Jane Henderson, Garland Carmichael, and Lomax beginning farmers
Cabarrus County, NC
Organic Produce, Herbs, Edible Flowers, Bouquets
Commonwealth Farms is a collaborative effort managed by Jane G. Henderson, who has farmed organically in the greater Charlotte area for the past 8 years. The enterprise now consists primarily of plots in two Cabarrus County locations: 2/3 acre at Jane’s small farm and 1/3 acre at her mother, Garland Carmichael's home. Having participated at the certified organic Elma C. Lomax Incubator Farm for two years, Jane has built working relationships with farmers there and is able to expand the variety of her offerings with those of Lomax farmers from time to time.
Jane has, for a long time, envisioned a group of people working together to provide local, sustainably grown food for each other and for those who are not able to grow enough of their own. She considered farming on a piece of land on Commonwealth Ave. in Charlotte, and when that location didn't work out, the name "commonwealth" stuck--from the idea of serving the "common" good, of pooling resources and sharing the "wealth" of Earth's bounty. When Garland moved from Charlotte to the site of the former Suther dairy farm in late 2006, Jane added that location to her other gardening ventures and Commonwealth Farms was born. Jane’s family moved to Cabarrus County 3 years later.
Both Jane and Garland came to farming through their love of flowers and appreciation for delicious, nutritious food. Jane believes that flowers feed our spirits in the same way that food nourishes our bodies. Her goal is to have edible and decorative flowers available 365 days a year. She also specializes in the production of winter vegetables and various specialty crops, such as baby ginger. Jane and her mother enjoy the companionship of gardening with others, the satisfaction of harvesting Earth's gift of food and the feeling of community in sharing lovingly raised vegetables and flowers with others.
The 2 women do much of the garden work themselves, but welcome the help of neighbors (and their equipment) in developing the garden framework and occasional plowing. Nancy Doyle provides indispensible support and Jane's husband, Harry Lancaster, is an occasional contributor of labor and "engineering" expertise.
Garland's desire for an aesthetically pleasing garden space led to a pattern of circles and chevrons rather than the usual straight rows seen in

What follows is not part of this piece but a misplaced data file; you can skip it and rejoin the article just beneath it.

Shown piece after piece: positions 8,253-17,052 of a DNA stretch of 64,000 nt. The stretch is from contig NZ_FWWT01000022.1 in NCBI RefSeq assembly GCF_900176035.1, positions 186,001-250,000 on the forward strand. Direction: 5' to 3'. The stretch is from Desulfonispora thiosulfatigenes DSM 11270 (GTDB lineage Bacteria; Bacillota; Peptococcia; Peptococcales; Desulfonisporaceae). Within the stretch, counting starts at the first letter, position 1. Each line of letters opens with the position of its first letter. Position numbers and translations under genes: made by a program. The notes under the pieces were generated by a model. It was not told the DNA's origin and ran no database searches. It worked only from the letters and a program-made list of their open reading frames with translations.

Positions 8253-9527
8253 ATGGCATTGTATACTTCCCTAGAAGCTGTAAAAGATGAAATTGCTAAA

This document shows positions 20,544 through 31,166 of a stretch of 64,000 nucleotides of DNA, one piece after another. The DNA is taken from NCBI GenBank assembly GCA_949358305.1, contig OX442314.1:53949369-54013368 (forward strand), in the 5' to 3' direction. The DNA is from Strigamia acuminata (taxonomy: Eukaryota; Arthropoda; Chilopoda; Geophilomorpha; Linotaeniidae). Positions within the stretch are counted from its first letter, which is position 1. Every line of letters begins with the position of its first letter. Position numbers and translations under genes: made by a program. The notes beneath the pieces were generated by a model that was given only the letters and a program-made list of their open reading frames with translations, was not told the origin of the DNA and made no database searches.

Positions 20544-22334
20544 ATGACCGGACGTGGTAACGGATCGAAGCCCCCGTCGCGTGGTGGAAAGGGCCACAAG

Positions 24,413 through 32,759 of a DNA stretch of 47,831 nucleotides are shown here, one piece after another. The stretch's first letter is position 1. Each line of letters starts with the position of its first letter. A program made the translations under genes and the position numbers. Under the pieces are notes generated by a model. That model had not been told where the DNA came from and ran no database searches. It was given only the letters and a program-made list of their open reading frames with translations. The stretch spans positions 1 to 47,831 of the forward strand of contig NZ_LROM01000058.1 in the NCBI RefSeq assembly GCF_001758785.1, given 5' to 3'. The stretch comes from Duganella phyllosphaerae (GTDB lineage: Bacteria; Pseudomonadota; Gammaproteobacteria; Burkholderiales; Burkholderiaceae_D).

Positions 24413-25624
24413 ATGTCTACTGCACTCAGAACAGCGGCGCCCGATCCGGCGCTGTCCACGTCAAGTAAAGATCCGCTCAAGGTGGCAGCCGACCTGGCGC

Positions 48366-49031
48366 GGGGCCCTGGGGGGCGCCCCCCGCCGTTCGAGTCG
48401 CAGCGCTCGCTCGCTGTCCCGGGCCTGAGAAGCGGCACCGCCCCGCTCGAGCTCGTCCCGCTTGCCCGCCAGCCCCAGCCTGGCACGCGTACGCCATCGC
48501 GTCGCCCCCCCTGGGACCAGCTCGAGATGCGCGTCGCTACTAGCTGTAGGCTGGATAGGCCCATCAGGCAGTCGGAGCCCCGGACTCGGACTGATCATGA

many farms. There is respect for the cycles and creatures of Nature while growing unusual and uncommon varieties of flowers and vegetables along with native species. They mix up flowers, vegetables and herbs within the beds for a change of pace and to try to confuse the caterpillars who would like nothing better than to munch their way along a 100' row of broccoli. These farmers are also happy to experiment with growing special requests to suit the tastes of their customers.
Jane’s long-term vision is to mentor and empower people to grow whatever food they can for themselves all year long. She welcomes the participation of others who want to learn more about growing their own food and flowers.
Commonwealth Farms uses organic, sustainable practices with minimal
impact to the environment. We believe that strong, healthy crops have
greater resistance to pests and disease, so we strongly emphasize soil
health as a "preventive" measure. We also use mulches, crop rotation,
trap crops, companion planting and insectary borders to attract
beneficial insects to the garden. If we should have a pest infestation
that threatens the survival of a crop, we might dispose of the plants
(as we did with squash one summer) or, at Garland’s, perhaps use minimum
impact pesticides in order to save a crop from devastation. Jane leans toward biodynamic farming practices and
would like not to kill anything (a la Machaelle Small Wright at
Perelandra Farm in Virginia, http://www.perelandra-ltd.com/2007_Virtual_Garden_Tour_6_In_W2599.cfm),
but at this point she can be found hand picking and disposing of
certain pesky insect eggs and, at times, hand picking (and squishing)
To keep the soil healthy, Commonwealth Farms uses cover crops,
compost, manures (chicken and horse), pond sludge, fish emulsion,
seaweed and other natural minerals to enrich the soil, with a constant
goal of increasing organic matter. Garland’s plot is in its fourth year
of transformation from a go-cart track to a productive garden spot.
Mulching heavily helps conserve water and a trench system in the garden
pathways holds rainwater longer, allowing more time for water to soak
into the garden. Rain barrels also collect water for garden use.
Commonwealth Farms adheres to the principles of "organic" gardening,
but not always to the letter of USDA regulations at Garland’s home. We
have used glyphosate ("RoundUp") to kill Bermuda grass and poison ivy.
We haven’t always searched 3 sources for organic seeds before purchasing
non certified organic seed. Overall, however, we have utmost respect
and gratitude for the ecosystem and do our best to leave our farms even
better for future generations.